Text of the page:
Meet a couple in a million – Carole and Dave Young of Selsey Drive who are looking forward to spending Christmas at Keech Hospice Care, just as they have done for the past six years.
They regard staff and patients as their surrogate family and there’s no place they’d rather be over the festive season.
They’ve been volunteering for more than a decade and during that time have raised an amazing £231,998 for the charity that’s so close to their hearts.
Carole, 69, admitted: “Every day I try to think of something I can do to make sure this hospice will be here for ever. My main aim is to keep fundraising so the doors never have to shut.”
She added: “It’s difficult to put into words but this is such a special place.
“Yet there are still people in Beds, Herts and Bucks who aren’t aware of the wonderful work that is done here.
“We still haven’t got over to the wider community how lucky and privileged we are to have both a children’s and adult hospice in Luton.”
The former Vauxhall clerical worker confessed that now she’s retired, she looks on volunteering as her job.
“And I give it 110 per cent,” she said. “It could be picking up collection tins, making tea for the nurses or chatting to the WI, golf clubs, schools and churches.”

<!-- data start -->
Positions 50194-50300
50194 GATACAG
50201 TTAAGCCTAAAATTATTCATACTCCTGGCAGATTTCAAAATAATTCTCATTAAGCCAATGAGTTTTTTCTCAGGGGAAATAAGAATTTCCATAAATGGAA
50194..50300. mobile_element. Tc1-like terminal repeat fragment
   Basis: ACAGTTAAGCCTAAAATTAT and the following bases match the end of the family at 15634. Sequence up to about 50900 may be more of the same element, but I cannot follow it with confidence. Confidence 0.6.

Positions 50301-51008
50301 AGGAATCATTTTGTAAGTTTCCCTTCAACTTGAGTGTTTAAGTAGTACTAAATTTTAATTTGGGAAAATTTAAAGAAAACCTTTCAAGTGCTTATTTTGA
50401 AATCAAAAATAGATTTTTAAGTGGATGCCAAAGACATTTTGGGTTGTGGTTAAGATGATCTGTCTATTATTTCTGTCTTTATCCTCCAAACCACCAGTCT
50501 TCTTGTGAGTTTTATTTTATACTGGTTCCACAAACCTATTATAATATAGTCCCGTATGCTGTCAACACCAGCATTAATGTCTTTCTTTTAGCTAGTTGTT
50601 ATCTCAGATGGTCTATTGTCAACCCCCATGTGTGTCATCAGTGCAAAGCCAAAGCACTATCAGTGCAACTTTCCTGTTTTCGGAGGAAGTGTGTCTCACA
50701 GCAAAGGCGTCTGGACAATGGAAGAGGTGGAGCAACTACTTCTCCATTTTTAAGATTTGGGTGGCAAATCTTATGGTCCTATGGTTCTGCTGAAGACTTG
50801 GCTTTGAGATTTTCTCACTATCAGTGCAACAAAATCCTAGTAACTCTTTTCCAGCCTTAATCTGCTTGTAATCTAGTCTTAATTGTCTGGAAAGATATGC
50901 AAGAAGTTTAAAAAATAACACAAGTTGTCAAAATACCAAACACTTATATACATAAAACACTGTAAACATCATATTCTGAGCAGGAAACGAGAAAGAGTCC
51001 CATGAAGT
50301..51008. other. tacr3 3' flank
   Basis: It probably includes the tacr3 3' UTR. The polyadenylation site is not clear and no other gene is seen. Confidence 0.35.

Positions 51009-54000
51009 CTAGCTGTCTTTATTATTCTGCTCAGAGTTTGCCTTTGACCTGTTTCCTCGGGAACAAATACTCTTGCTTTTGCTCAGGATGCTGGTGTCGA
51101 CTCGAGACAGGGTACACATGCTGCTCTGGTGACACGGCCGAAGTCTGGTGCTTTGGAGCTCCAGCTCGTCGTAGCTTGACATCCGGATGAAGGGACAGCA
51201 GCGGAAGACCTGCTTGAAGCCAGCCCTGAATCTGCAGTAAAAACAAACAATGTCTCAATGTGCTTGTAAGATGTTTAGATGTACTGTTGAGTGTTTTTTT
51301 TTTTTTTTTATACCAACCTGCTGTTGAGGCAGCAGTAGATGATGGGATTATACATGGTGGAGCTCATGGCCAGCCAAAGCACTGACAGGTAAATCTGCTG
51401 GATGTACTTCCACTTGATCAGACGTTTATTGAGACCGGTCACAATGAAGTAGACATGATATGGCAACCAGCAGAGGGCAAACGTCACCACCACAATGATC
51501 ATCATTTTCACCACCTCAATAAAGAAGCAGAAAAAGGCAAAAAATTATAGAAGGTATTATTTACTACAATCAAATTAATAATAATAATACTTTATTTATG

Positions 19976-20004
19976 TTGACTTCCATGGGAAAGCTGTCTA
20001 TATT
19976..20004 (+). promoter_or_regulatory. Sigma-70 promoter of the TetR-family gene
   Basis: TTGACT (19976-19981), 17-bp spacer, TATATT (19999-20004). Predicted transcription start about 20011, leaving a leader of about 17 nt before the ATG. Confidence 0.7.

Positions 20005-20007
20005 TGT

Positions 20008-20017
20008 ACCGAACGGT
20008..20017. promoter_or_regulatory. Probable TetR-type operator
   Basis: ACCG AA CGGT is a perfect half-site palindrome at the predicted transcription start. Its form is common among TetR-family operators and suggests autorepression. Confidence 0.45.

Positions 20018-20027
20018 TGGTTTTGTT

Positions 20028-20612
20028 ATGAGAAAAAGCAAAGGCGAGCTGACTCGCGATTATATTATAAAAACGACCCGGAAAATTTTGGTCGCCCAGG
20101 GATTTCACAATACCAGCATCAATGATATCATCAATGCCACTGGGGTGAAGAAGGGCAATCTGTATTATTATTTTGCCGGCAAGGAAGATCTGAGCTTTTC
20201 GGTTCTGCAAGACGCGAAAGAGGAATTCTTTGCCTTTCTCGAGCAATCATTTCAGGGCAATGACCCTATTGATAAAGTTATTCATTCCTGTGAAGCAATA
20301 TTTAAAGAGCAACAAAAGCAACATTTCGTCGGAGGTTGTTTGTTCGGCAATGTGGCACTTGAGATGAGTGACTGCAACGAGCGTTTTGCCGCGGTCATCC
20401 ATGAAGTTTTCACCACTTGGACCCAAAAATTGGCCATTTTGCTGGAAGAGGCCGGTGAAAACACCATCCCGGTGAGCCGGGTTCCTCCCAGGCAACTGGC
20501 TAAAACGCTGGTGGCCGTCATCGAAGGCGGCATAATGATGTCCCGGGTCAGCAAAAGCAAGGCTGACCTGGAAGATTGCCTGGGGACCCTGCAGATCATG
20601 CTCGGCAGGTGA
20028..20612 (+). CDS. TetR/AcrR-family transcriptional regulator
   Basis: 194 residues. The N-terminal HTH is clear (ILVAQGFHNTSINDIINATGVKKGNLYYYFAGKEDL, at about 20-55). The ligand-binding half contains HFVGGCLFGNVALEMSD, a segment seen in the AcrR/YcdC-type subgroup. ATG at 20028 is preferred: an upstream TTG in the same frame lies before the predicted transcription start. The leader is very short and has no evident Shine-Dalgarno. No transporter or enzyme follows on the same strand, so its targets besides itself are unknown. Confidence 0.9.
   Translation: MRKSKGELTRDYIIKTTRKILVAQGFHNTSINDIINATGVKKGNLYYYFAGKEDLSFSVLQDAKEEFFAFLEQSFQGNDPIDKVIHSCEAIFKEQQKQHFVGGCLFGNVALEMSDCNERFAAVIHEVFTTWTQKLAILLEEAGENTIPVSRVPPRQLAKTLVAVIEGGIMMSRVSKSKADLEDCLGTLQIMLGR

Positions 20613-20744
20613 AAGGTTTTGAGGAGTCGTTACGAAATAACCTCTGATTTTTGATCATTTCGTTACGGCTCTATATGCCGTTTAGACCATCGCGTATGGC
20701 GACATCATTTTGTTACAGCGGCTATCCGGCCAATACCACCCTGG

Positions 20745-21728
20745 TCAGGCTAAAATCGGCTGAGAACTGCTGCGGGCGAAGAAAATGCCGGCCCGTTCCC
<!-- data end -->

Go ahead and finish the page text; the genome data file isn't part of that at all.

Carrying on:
Former Denbigh High pupil Dave, 70, smiled: “She’s always been good at talking.”
Carole, a feisty blonde, runs a charity market stall in Ampthill selling bric-a-brac. And she’s constantly organising curry nights, quiz nights, fish and chip supper and dances to make even more money.
She and Dave, 70, became interested in the hospice after hearing an item on local radio about vandals breaking windows in the then new children’s hospice.
She organised a fundraising raffle at a gig where Dave was playing with his band, Mike Dean and the Kinsman.
And that was the start of their total commitment and support.
He’s now with Gerry and the Attricks and still contributing to Keech coffers.
Dave, a one-time Luton News printer, is an aspiring artist whose colourful murals have transformed the children’s unit.
He’s also covered the walls of the Meadow bereavement suite with butterflies.
He said: “It looks beautiful in there now, less scary and more like a nursery.
“The nurses say it’s much nicer, less clinical.
“I’ve done all sorts of things at Keech I probably wouldn’t have done otherwise. And if we’d had children ourselves, we wouldn’t have had the time.”
Carole said: “Keech Hospice Care has given our life purpose.”